The last session of the current Lok Sabha – the 16th – ended today (Wednesday, Feb 13) with the Budget session drawing to a close.
Both Houses of Parliament were adjourned sine die and, unless something unusual happens, would reconvene when the next Lok Sabha is constituted after the general election are over in May.
With the end of the current Lok Sabha and Rajya Sabha adjourning at 12.50 pm without passing the two controversial Bills on triple talaq and the amendments to Citizenship Act, the two legislations are set to lapse with the end of the present Lok Sabha on June 3.
Bills introduced in the Rajya Sabha and pending there do not lapse with the dissolution of the Lok Sabha. Bills passed by the Lok Sabha and pending in the Rajya Sabha lapse.
The Citizenship bill aims to grant citizenship to six religious minorities — Hindus, Jains, Sikhs, Parsis, Christians and Buddhists — from Pakistan, Afghanistan and Bangladesh who came to India before 2014, after seven years of residence in India instead of 12 years, which is the norm currently, even if they do not possess any document.
While the BJP president Amit Shah said it was to complete the unfinished agenda of Partition, the Bill was met with strong protests in north-eastern states, including Assam where it was called a direct violation of the Assam accord. The legislation was passed by the Lok Sabha during the Winter Session on January 8 and has been awaiting the Rajya Sabha’s nod.
Like his close associate Shah, Prime Minister Narendra Modi, too, announced that the bill is an “atonement of the wrong that was done during India’s Partition. India will safeguard all who had been victims of the Partition.”
On Saturday, addressing a rally in Assam, Modi said the citizenship bill won’t harm the interests of the people of the region but will provide succour to those who have “embraced the idea and ethos of Mother India.”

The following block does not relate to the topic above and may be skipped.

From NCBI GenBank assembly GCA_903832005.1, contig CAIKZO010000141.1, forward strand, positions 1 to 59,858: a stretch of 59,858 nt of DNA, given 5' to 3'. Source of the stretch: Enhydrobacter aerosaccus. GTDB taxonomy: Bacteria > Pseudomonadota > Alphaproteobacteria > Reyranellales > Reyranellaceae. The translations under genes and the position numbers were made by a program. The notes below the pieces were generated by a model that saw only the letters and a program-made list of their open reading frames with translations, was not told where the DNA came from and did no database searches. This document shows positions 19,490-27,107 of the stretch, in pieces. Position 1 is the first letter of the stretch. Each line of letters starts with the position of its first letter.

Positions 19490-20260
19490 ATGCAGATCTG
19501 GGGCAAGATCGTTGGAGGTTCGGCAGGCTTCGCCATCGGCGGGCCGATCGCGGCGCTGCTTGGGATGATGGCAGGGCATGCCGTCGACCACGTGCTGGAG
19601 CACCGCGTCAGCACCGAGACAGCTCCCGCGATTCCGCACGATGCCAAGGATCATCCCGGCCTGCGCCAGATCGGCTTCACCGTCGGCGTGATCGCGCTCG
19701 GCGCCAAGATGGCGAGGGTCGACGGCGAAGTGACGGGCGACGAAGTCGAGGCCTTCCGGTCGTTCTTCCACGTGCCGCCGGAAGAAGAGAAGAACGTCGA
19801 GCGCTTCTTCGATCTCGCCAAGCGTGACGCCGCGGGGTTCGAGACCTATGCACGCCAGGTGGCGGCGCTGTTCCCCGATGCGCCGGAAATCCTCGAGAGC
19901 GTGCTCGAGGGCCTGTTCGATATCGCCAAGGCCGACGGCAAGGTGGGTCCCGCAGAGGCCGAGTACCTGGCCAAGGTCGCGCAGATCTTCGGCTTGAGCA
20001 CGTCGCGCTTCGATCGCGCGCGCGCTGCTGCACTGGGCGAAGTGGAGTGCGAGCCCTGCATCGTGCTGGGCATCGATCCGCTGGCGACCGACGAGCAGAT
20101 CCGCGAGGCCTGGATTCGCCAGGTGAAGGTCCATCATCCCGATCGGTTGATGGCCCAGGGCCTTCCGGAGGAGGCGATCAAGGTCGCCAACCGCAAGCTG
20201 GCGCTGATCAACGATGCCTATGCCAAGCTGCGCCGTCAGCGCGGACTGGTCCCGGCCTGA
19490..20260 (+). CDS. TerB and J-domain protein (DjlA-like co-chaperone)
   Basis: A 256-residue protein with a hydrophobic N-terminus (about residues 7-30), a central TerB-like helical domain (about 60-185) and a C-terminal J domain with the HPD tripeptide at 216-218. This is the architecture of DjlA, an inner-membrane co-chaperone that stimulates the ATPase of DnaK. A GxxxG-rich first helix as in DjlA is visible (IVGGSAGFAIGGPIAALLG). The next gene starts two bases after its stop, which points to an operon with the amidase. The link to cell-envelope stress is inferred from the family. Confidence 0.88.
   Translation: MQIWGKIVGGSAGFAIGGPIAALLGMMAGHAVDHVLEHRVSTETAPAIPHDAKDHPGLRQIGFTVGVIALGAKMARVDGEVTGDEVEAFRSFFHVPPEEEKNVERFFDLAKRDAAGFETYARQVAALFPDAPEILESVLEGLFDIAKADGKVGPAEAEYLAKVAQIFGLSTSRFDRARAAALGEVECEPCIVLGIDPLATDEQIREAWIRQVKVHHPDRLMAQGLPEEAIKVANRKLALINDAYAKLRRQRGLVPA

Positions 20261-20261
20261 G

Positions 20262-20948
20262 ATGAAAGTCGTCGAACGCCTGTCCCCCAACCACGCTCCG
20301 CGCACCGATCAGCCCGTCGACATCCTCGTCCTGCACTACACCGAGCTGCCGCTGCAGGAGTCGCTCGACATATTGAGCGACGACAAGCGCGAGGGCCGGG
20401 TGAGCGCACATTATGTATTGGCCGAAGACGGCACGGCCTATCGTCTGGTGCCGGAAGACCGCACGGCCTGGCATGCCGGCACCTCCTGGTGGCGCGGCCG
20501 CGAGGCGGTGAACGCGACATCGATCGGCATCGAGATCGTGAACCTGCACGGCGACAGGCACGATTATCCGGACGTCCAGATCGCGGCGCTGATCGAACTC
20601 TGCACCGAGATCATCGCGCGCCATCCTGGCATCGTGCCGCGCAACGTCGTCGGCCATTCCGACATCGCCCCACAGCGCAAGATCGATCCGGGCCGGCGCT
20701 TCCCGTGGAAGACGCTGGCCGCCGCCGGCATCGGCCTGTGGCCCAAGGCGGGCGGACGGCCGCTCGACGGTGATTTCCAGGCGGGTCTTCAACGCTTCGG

Student organisations, political parties and socio-cultural bodies have been protesting on the grounds that it seeks to grant nationality to non-Muslims who have come into India up to December 31, 2014, thereby increasing the deadline from 1971 as per the Assam Accord.
Also, according to the Assam Accord, all illegal immigrants who have come after 1971, irrespective of their religion, have to be deported and this bill violates that.
Two BJP chief ministers of the Northeast – Arunachal Pradesh’s Pema Khandu and Manipur’s N Biren Dingh – have also voiced their opposition to the contentious Bill.
The government had tried to make one last effort to push through the Bill by listing it on February 12 in spite of its assurance to Opposition that the legislation will not be moved.
In the case of the triple talaq bill, the numbers were clearly stacked against the government. The Opposition questioned the legislation for talaq or divorce as a criminal offence even when the marriage is a civil arrangement.
Under the Muslim Women (Protection of Rights on Marriage) Ordinance, 2019, divorcing through instant triple talaq will be illegal, void and would attract a jail term of three years for the husband.
The opposition had been opposing provisions of the two bills in Rajya Sabha where the government lacks numbers.
The Rajya Sabha was adjourned sine die after it passed some Bills including Interim Budget and Finance Bill for 2019-20 without debate. In his customary address at the close of the Budget session, Chairman M Venkaiah Naidu lamented that precious time of the House was lost in protests, stalling proceedings.
A Comptroller and Auditor General (CAG) report with details of the Rafale deal was tabled in the Upper House, but was not taken up for discussion as the House was adjourned sine die.
The Lok Sabha, meanwhile, passed the Banning of Unregulated Deposit Schemes Bill and the Jallianwala Bagh National Memorial (Amendment).
Giving his valedictory speech in the Lok Sabha before the general elections, Prime Minister Narendra Modi pointed out that several sessions of the 16th Lok Sabha had good productivity. He said India has long suffered due to fractured mandates but now it is taken seriously because of the majority government. PM Modi also took a veiled dig at Congress president Rahul Gandhi and said, “…there were no earthquakes in the last five years.” He was referring to Gandhi’s statement last year that “there would be an earthquake if he were allowed to speak.”